With recent cyberattacks hitting critical industries across the United States, workforce training and cybersecurity research have become even more critical. A timely joint effort by the FDA and the Center of Excellence in Regulatory Science Innovation (CERSI) at UCSF-Stanford to educate the biomedical engineering and manufacturing communities about cybersecurity has resulted in a series of seminars on cybersecurity. One of the recent “Cybersecurity for Biomedical Engineering” webinars discusses what the biomedical engineering field can learn from research and academic programs in embedded cybersecurity.
The speaker, Kevin T. Kornegay, PhD, is Professor of IoT Security and Director of the Center of Academic Excellence in Cybersecurity Assurance and Policy (CAP) in the Department of Electrical and Computer Engineering at Morgan State University in Baltimore , MD. Kornegay explained the CAP Center’s role in the medical field, which is to “provide the defense and intelligence community with the knowledge, methodology, solutions and highly trained cybersecurity professionals to mitigate penetration and manipulation. our country’s cyber-physical infrastructure,” according to Kornegay.
Students in the program learn how to ensure the safety and effectiveness of medical devices, pharmaceuticals, and more, in part through the CAP Center’s dual focus with research. Integrated cybersecurity is currently in the spotlight as cyberattacks on medical product technology become increasingly important.
Embedded systems operate inside physical objects connected to the Internet of Things (IoT) to perform dedicated functions within larger mechanical or electrical systems for industries such as medical and pharmaceuticals. Critical infrastructure then becomes dependent on its embedded systems for distributed control, monitoring, data collection, and other uses, making these systems targets for hacking, intrusion, and physical tampering.
The times when embedded systems become vulnerable listed in the webinar include:
- Hardware implementations
- Software and firmware bugs
- Protocol and standard implementation
- Integration system
- User errors (due to use of default passwords, phishing attacks, etc.)
Kornegay further explained that hackers are adept at understanding weaknesses and vulnerabilities in systems. In a medical environment involving applications on patients’ smart devices, collecting data to be sent to the cloud where medical providers can access, hackers who intrude to control IoT devices in such an environment may prevent communications, by holding patient information hostage, among other things. .
There are a myriad of ways hackers can attack a system, using intended channels, such as keyboards, displays, Bluetooth, and WiFi, and unintended channels, such as power consumption, electromagnetic radiation, sound and temperature. And their attacks can be passive (analyzing device behavior) or active (modifying device behavior). Many attacks can be prevented with employee training, although taking other cybersecurity measures reduces the chances of attackers finding a way in. However, security is an additional cost layer and it lengthens the product-to-market cycle, which deters some companies from investing in such security. measures.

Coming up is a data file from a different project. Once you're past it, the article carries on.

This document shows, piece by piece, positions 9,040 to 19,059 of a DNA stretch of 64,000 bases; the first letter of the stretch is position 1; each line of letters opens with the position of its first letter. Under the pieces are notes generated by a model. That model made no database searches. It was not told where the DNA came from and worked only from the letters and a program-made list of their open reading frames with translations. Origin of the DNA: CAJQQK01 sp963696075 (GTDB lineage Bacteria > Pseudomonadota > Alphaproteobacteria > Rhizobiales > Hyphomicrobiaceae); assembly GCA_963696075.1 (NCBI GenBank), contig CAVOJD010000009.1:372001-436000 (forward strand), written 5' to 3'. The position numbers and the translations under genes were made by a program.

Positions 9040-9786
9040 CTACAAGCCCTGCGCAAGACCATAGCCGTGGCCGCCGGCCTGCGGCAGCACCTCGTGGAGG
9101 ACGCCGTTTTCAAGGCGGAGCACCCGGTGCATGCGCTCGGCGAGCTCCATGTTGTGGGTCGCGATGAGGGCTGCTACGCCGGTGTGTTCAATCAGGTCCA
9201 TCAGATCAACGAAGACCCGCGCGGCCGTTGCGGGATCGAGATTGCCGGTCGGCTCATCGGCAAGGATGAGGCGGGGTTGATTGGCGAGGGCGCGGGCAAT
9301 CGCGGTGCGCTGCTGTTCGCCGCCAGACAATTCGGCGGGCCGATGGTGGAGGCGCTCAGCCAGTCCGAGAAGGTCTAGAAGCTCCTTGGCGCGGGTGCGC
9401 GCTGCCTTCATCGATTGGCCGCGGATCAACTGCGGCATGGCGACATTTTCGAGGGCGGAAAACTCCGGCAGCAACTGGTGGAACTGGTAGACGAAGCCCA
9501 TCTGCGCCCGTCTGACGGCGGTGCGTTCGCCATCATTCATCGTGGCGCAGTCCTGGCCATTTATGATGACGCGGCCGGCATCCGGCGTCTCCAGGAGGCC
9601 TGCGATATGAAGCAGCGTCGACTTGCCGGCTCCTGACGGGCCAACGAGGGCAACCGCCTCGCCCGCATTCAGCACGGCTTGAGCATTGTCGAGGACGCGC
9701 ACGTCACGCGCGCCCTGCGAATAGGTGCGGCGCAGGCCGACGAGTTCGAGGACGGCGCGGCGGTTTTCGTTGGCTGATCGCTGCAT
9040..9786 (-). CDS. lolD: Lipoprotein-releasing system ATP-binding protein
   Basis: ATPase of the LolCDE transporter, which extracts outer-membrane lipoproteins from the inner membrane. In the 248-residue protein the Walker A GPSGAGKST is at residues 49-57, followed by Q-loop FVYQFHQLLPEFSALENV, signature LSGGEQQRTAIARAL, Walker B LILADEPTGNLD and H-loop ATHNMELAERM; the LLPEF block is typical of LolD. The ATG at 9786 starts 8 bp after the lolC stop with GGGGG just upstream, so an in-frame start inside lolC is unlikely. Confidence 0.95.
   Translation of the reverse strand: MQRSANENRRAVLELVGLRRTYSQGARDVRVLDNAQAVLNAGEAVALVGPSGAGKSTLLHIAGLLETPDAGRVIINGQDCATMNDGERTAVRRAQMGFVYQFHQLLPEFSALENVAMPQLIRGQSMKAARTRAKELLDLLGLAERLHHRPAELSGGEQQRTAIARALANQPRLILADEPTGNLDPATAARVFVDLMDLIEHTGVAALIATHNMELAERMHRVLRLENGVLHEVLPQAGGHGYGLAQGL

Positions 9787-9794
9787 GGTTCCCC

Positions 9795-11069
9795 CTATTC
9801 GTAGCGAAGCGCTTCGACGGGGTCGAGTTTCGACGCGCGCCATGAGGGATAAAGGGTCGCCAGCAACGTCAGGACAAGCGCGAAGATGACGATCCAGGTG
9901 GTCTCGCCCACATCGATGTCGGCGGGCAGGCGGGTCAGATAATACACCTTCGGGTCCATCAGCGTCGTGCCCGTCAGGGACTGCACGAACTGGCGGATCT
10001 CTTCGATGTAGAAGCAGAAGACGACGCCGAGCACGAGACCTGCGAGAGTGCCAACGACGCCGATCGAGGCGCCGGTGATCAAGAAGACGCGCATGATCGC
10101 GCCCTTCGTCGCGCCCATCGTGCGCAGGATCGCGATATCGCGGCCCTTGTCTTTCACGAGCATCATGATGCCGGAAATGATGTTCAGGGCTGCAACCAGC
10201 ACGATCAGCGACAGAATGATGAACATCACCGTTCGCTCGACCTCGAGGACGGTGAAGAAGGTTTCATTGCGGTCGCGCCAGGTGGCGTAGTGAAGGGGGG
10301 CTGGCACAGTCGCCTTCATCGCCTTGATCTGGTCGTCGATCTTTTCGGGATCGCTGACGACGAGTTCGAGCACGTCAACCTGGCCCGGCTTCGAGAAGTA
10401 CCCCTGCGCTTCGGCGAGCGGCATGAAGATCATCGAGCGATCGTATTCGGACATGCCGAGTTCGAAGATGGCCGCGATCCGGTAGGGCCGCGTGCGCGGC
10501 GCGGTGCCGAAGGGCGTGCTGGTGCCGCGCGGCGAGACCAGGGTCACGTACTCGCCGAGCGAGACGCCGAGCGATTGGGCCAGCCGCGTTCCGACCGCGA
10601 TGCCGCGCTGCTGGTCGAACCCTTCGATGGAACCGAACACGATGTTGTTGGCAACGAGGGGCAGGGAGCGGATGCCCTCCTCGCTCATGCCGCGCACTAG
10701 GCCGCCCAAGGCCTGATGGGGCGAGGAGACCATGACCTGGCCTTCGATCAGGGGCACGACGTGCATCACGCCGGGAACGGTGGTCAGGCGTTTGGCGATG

Kornegay asserted that the current solutions the industry relies on to protect itself are not sustainable in the long term and should be replaced with transformative ones.
“You’ve seen in the media many instances of various types of cyberattacks on our supply chain and various infrastructure,” Kornegay said. “But our tactic to solve the problem is to use reverse engineering techniques to assess the assurance of these embedded systems, because embedded systems are at the heart of many systems.”
At Morgan University’s CAP Center, students research and test security methods from the edge, where devices reside, to the cloud. The center’s facilities range from labs to a zero-trust data center to their own IT department separate from that of the university.
Morgan University’s Workforce Development Plan helps them recruit talented students, starting with middle school summer courses and high school programs. The university has achieved a 30% female ratio in the program and plans to increase and maintain an even higher ratio through the workforce development plan.
The program and Center receive funding from and partner with organizations such as:
- National Science Foundation (SaTC Frontier, CyberCorps, NRT, EIR)
- National Security Agency (research and cybersecurity departments)
- NIST Prep Program
- NASA Jet Propulsion Laboratory
- JHU Applied Physics Laboratories – Smart Campus
- Northrop Grumman—IoT Security and RF Footprint
Kornegay said the program is looking to involve more medical companies in its capstone projects. “The way to get access to our students is to partner with us,” he said. “Our five doctorates. students graduating in May go to the NSA, JHUAPL, NIST, and MITER. So become a partner and get in line.
For seasoned engineers already working in the field who wish to undergo training to enhance their knowledge and capabilities with the latest research findings, Kornegay has listed opportunities including workshops, training segments, lectures offered at other universities such as OSU and certifications. Helping professionals transition into this space is as essential as training the future workforce. He further suggested opening a dialogue with your cybersecurity colleagues to increase knowledge and understanding of cyberattacks and to diversify research teams, as data shows that diverse teams lead to better solutions.
Watch the webinar on YouTube here: “Cybersecurity for Biomedical Engineering”.